But further, this episode points out the need for a major re-examination of HSA and the University's relationship with it. Unless the Agencies are willing to submit to severe restrictions on who may profit from their activities, and how much, they should be denied all special privileges from the University. And conversely, any other student group willing to submit to similar guidelines should be given similar privileges.

In particular, we record with dismay Vice President Steven Hall's decision last summer to give HSA a monopoly on the right to arrange charter flights for Harvard-affiliated groups. We assume that Harvard men and women are intelligent enough to be able to make independent decisions about the relative prices and reliability of various charter outfits, and see nothing to be gained by forcing them to deal only with HSA, HSA, though it fought tooth-and-nail for this monopoly right, and though its rates are higher than the cheapest available, claims it makes no profit from charter flights. Michael Ryan's Minderbinderesque explanation was that "We get a cash flow out of Charter Flights rather than revenue," which--even ignoring questions of prevailing short-term interest rates--strikes us as bullshit.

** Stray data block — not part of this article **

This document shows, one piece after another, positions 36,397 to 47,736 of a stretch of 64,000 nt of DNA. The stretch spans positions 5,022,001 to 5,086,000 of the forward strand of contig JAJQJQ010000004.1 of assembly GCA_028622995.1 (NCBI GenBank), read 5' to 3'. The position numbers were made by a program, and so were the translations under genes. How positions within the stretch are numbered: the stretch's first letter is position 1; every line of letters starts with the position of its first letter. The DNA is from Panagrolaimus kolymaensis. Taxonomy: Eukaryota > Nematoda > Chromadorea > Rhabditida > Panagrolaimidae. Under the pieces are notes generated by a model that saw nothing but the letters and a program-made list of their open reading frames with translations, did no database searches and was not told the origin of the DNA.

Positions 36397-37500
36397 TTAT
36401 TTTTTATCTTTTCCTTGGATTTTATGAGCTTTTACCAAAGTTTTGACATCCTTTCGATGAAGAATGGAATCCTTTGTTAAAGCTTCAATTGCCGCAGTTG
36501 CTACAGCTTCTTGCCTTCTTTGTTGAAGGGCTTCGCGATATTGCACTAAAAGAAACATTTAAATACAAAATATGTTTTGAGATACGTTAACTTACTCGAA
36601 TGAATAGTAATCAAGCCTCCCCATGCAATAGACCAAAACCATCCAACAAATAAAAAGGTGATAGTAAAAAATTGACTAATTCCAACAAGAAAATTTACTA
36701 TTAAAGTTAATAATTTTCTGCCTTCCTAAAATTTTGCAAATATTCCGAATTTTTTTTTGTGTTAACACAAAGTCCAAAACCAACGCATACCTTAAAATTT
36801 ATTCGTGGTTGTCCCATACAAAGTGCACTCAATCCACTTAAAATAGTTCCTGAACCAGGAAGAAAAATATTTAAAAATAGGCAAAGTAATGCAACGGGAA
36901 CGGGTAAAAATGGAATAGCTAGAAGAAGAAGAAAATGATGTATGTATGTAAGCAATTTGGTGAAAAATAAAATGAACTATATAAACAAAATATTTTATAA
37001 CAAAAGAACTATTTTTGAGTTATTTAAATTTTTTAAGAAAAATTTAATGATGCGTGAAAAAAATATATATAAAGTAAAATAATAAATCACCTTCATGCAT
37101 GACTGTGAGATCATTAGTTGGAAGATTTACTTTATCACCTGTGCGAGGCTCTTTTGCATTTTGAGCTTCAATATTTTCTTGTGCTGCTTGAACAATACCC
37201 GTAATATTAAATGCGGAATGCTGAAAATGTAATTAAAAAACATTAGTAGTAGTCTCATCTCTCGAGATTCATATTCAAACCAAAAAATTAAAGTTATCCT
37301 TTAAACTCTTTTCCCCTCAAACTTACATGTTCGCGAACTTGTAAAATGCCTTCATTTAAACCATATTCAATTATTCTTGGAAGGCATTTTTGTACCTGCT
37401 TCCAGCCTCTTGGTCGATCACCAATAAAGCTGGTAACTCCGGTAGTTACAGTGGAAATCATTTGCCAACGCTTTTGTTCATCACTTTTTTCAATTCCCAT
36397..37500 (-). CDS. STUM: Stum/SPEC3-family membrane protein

Three years ago freshmen parents received an HSA letter offering, for a not-so-slight fee, to surprise their offspring with boxes of goodies to help relieve the pressures of exam period. The letter, a classic of its genre, evoked Dickensian images of gaunt orphans on scholarships assembling goodies all night in dank cellars, while completing math problem sets with their toes. The goodies, of course, were actually preassembled by one of the many fly-by-night outfits which, with the help of inside units such as HSA, annually rip off students and their naive parents for millions of dollars. (This was the same year HSA almost succeeded in getting free copies of Boston After Dark banned from campus on the grounds that their own entertainment calendar deserved a monopoly. Competition immediately put the HSA publication out of business.) The president of HSA that year, Andrew Tobias, went on to help assemble several of these outfits into a $100 million student rip-off conglomerate called National Student Marketing, about which, following its collapse last year, he wrote a cute, self-effacing book called "The Funny Money Game." Now he's at the B-School learning how to do it better next round. It's time for Harvard to recall HSA's halo, and force them either to play the game by the rules or not to play at all.